As companies face increasing scrutiny over their environmental impact, biodiversity management and conservation have emerged as vital components of their sustainability strategies. Recognising the significance of biodiversity for business sustainability is the first step towards definitive change. The conservation of biological diversity is a subject of critical importance. But action on this front has been slow.
The latest report from the Intergovernmental Science-Policy Platform on Biodiversity and Ecosystem Services points to a substantial decline of the ecosystem and associated diversity over the years, primarily resulting from a myopic predilection for short-term economic gains. Annual global risk reports published by the World Economic Forum repeatedly highlighted “biodiversity loss and ecosystem collapse” as one of the top 10 risks, particularly in the longer run.
Biodiversity and Businesses
Biodiversity plays a vital role in shaping the business landscape. It provides essential ecosystem services, such as pollination, soil fertility, water purification and climate regulation that benefit agriculture, forestry, pharmaceuticals, food and beverage, meat and poultry and other sectors. Companies must assess and manage their impacts on biodiversity to ensure sustainable use of natural resources across their value chain. By conserving and restoring biodiversity, they eventually contribute to building climate resilience within their supply chains and reduce their vulnerability to climate-related disruptions.
By aligning their products and services to environmentally conscious consumer preferences, businesses gain a competitive edge and carve out new avenues for economic growth and innovation. By proactively addressing biodiversity-related risks, they avoid regulatory non-compliance and potential reputational damage, safeguarding their brand value and financial stability.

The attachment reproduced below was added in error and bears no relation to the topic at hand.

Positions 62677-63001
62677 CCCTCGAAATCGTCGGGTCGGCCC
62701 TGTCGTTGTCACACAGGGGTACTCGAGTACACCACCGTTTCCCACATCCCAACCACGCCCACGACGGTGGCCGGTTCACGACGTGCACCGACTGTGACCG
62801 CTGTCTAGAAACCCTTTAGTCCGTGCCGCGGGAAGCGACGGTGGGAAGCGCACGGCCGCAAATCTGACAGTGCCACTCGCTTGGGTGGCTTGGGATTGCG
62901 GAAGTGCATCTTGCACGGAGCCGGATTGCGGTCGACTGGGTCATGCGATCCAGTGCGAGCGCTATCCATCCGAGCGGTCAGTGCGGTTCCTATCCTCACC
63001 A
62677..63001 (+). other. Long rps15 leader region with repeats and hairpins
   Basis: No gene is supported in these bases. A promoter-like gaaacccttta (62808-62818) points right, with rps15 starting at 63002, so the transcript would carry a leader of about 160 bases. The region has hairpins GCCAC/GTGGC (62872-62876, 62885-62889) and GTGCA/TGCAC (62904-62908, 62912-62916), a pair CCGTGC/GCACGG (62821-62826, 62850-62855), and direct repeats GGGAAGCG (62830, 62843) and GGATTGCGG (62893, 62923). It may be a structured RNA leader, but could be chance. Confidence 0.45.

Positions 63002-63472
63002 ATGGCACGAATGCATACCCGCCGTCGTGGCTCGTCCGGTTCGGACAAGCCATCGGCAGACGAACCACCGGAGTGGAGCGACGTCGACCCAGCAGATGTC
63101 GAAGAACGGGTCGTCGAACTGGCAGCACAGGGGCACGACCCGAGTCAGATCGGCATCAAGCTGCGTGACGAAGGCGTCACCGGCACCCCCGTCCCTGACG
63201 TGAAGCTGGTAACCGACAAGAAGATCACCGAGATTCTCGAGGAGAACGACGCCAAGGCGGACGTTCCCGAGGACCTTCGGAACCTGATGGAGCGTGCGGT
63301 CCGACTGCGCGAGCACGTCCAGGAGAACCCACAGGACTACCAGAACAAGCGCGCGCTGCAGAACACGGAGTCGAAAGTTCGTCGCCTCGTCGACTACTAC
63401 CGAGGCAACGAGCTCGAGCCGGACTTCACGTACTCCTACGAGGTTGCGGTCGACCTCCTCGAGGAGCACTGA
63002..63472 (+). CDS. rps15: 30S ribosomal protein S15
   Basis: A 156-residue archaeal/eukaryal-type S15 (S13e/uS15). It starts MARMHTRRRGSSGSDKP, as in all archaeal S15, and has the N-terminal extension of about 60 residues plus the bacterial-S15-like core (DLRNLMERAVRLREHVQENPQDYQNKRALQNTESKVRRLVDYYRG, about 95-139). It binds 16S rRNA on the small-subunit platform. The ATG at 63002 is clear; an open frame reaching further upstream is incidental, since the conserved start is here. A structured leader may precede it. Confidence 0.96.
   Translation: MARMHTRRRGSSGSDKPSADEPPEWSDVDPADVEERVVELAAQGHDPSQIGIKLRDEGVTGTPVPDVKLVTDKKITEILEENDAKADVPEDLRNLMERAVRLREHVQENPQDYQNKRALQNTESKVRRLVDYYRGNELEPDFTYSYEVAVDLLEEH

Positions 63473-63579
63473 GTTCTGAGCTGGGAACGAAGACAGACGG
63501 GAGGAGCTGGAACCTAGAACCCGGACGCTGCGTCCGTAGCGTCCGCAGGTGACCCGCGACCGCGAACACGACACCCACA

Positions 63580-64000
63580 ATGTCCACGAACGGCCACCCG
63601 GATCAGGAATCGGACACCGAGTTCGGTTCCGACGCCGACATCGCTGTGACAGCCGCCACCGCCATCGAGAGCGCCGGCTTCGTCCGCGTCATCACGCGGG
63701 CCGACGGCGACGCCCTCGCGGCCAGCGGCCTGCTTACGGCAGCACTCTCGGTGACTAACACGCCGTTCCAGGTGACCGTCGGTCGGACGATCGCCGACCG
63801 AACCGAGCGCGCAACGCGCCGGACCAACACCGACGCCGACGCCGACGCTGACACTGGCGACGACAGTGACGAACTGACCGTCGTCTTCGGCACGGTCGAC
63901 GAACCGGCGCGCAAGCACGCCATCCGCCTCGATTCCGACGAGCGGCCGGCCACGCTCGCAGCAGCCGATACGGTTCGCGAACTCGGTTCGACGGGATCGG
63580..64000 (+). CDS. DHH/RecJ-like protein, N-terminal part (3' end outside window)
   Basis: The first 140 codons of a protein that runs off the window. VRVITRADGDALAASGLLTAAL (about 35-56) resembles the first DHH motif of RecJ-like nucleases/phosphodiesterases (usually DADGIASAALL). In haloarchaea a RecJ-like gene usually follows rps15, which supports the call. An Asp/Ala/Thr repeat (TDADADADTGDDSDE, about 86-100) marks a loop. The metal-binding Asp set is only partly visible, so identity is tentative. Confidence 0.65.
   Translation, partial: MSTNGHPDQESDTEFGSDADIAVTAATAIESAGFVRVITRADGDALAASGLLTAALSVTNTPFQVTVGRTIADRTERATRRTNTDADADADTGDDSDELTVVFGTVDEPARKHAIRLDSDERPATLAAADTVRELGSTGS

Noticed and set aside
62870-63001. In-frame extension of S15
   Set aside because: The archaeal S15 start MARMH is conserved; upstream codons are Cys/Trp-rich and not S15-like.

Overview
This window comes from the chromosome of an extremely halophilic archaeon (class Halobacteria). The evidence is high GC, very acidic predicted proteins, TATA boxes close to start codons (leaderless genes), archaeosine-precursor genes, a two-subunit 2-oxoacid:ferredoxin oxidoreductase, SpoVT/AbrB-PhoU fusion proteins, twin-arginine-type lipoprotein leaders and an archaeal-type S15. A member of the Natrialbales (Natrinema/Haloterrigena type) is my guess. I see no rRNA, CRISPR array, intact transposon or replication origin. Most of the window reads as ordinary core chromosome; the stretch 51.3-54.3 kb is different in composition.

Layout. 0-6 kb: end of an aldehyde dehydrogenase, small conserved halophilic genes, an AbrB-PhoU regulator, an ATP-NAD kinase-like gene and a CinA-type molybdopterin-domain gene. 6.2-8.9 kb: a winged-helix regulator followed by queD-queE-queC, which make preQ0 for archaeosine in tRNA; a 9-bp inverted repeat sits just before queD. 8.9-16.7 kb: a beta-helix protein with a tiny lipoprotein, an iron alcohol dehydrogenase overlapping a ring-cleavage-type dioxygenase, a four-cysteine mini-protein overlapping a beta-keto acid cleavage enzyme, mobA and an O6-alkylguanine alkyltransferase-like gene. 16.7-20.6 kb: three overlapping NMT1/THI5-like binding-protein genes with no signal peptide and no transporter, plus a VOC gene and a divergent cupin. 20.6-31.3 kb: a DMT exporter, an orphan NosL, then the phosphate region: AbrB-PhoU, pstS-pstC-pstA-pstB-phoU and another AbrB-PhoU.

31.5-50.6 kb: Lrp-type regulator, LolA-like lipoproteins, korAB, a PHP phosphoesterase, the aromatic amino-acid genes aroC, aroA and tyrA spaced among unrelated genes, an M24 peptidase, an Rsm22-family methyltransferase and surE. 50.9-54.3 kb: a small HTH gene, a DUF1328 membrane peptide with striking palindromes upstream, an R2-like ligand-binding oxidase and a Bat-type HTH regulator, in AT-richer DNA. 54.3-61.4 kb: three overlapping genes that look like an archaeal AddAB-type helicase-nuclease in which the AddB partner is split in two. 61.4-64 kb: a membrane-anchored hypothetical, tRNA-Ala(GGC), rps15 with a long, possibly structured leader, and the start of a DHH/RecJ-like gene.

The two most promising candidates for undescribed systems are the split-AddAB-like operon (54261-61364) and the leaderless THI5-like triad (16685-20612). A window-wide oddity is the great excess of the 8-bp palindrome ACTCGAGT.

Keeping biodiversity as one of the key ESG performance parameters, companies not only secure essential ecosystem services but also future-proof their operations, adapt to environmental changes easily and gain access to financing and investment opportunities by enhancing credibility with responsible investors, both within and outside the country.
Conducting comprehensive assessments is the first step to effectively address biodiversity concerns. One of the key challenges is usually related to data availability and standardisation. Collaboration with industry peers and governments helps develop common standards and metrics for biodiversity-related disclosure as well as for sharing best practices.
As the next step, companies need to establish conservation targets and action plans based on the assessment findings. These plans require the integration of biodiversity considerations into decision-making, supply chain management and several related operational practices. Engaging stakeholders is crucial for effective biodiversity management. Collaborating with conservation bodies, civil society organisations, governments and local communities leverages expertise and resources to protect ecosystems. Corporate partnerships with conservation organisations mobilise financial resources for habitat preservation. Community-based initiatives foster positive relationships, trust and shared values.